‘Rule one: when playing with a tiger, do not struggle.’
By Polly Clark
Published by Riverrun
Shere Khan. Tigger. Richard Parker. Tigers have always figured heavily in fiction, and writers have tried to frame their fearful symmetry for centuries, and certainly long before Polly Clark finished her first novel and started on her second.
Larchfield, her debut novel, told the story of Dora, a contemporary English poet, newly arrived in Helensburgh from Oxford, who overcomes her social isolation by throwing herself into studying WH Auden. It took its title from the name of the Helensburgh public school where Auden taught in the early 1930s, isolated by his homosexuality almost as much as Dora was by young motherhood, and those two stories run on twin tracks, separated by decades, throughout the first half of the novel. Then the impossible happens. Time dissolves, and their two minds meet.
On publication in 2017, Larchfield gathered the kind of praise any writer would dream of (“gripping” – Margaret Atwood; “captivating” – Louis de Bernieres) even before its shortlisting for the 2018 Costa First Book award. And those of us who agreed, impressed by that same Uri Geller-like ability to bend parallel plot lines, wondered what on earth she’d write about next.
“Siberian tigers,” she told me. I loved that answer; it seemed to contain so much of fiction’s potential, one minute bending time, poetry, and everyday experience by the shores of Gare Loch, the next and taking us – where? Behind the eye of a tiger in the taiga? I didn’t ask, because I know how much authors hate talking about books that are still years away from publication. But it turns out that I was absolutely spot-on.
She had, I remembered, told me briefly about how her fascination with Siberian tigers began when she was a teenager working at Edinburgh Zoo. That obsession has, it turns out, only been deepened by a research trip to the Russian Far East to track tigers in the snow. So even before we pick up Tiger, Polly Clark’s new novel, there are two parallel plots one can imagine, on past form, blending together – the world’s biggest pure-bred big cat repetitively plodding round a zoo enclosure, and tracking prey across its 500 square mile territory in Siberia. Actually, that’s only the start: the novel has so many parallel-lined plots and characters that it is effectively a big cat’s cradle of them.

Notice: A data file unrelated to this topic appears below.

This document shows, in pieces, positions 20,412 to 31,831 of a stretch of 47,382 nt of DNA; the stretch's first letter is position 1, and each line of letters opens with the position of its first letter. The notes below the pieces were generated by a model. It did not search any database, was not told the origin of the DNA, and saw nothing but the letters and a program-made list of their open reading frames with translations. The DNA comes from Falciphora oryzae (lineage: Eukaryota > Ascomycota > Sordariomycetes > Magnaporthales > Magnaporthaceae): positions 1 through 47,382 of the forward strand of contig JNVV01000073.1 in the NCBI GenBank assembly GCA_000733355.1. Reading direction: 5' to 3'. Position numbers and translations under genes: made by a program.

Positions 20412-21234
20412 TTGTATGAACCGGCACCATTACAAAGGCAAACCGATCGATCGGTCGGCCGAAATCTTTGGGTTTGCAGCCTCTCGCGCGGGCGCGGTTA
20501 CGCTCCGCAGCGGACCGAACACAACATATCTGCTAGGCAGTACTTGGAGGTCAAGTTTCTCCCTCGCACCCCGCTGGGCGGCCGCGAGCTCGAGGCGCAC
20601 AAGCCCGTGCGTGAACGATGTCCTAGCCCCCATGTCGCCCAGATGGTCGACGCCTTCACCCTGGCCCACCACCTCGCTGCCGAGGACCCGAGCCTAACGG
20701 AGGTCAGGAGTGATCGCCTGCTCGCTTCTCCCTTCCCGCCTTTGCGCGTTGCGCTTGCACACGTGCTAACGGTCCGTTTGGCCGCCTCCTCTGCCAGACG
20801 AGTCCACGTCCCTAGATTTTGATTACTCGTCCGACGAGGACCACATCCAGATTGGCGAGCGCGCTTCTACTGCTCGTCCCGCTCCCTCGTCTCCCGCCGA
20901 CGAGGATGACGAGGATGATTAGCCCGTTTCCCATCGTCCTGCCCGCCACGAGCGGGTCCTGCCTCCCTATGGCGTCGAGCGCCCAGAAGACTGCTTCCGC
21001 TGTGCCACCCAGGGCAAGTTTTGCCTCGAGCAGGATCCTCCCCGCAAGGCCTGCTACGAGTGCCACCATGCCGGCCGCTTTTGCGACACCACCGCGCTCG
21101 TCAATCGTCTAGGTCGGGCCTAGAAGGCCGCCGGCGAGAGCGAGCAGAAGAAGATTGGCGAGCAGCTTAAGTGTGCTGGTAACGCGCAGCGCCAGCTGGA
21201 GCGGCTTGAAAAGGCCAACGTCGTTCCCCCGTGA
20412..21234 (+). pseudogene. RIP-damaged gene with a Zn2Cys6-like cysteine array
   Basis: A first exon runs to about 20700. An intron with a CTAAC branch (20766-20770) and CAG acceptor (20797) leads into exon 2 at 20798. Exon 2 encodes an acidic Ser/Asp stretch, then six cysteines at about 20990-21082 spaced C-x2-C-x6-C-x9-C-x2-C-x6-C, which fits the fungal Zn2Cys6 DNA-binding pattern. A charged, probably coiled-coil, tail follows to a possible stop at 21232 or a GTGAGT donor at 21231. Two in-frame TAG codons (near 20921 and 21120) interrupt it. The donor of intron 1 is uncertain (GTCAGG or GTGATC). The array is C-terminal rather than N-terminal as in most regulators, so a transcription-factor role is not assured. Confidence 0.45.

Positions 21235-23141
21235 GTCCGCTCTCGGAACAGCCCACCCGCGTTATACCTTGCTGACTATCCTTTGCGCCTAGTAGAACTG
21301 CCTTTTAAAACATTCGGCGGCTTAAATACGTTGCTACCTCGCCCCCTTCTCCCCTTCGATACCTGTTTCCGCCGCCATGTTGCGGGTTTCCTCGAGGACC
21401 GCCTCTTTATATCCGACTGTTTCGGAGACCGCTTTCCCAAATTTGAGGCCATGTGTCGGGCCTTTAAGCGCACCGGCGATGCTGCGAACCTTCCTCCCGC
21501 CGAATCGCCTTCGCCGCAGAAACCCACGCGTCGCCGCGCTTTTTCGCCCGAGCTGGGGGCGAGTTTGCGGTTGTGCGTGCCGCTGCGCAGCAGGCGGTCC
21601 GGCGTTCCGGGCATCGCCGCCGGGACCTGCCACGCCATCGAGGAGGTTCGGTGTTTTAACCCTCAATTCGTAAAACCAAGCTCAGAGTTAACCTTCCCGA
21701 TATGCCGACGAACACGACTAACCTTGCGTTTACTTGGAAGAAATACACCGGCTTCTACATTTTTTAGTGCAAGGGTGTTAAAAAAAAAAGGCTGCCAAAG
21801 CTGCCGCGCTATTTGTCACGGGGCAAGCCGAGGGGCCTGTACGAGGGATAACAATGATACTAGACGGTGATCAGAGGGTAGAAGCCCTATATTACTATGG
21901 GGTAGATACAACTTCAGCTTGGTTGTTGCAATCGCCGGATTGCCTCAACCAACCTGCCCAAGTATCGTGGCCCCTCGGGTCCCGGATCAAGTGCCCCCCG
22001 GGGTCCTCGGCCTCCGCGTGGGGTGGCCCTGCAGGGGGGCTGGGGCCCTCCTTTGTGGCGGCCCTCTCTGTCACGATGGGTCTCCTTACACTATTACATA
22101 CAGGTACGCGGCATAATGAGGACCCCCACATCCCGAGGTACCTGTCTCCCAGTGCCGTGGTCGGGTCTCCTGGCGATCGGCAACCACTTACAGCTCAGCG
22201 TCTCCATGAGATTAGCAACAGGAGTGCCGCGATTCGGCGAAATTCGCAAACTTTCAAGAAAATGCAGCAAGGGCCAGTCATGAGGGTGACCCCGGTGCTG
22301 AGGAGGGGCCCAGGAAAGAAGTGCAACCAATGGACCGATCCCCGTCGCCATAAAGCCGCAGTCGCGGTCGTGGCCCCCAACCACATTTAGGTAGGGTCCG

Behind them all, though, lies one key question: what can fiction tell us about how animals think? How close can a human come to imagining what it’s like to be a tiger? In what distant deeps or skies burns the fire of its eyes? Clark has a good bash at finding out.
Her central character is Frieda Bloom, a zoologist who has taken a PhD in studying inter-generational communication among bonobos. Bonobos are the John Lennons of the animal kingdom, always giving peace a chance, making non-stop love (and face-to-face too, which is rare in the animal kingdom) to solve societal problems, and generally acting altruistically. Straight away then, we realise two things: first, that as a serious academic, she is set on studying animals on their own terms, and secondly, that when she starts work in a Devon zoo about to receive a new Siberian tiger, she has got a great deal to learn, as tigers and bonobos could hardly be more different. And tiger-keepers, she soon discovers, seem to be every bit as unpredictable, dangerous, and alluring, as their charges. One of the keepers clearly loves looking after his tiger more than he loves his wife; another is almost maddened by being banned from his job.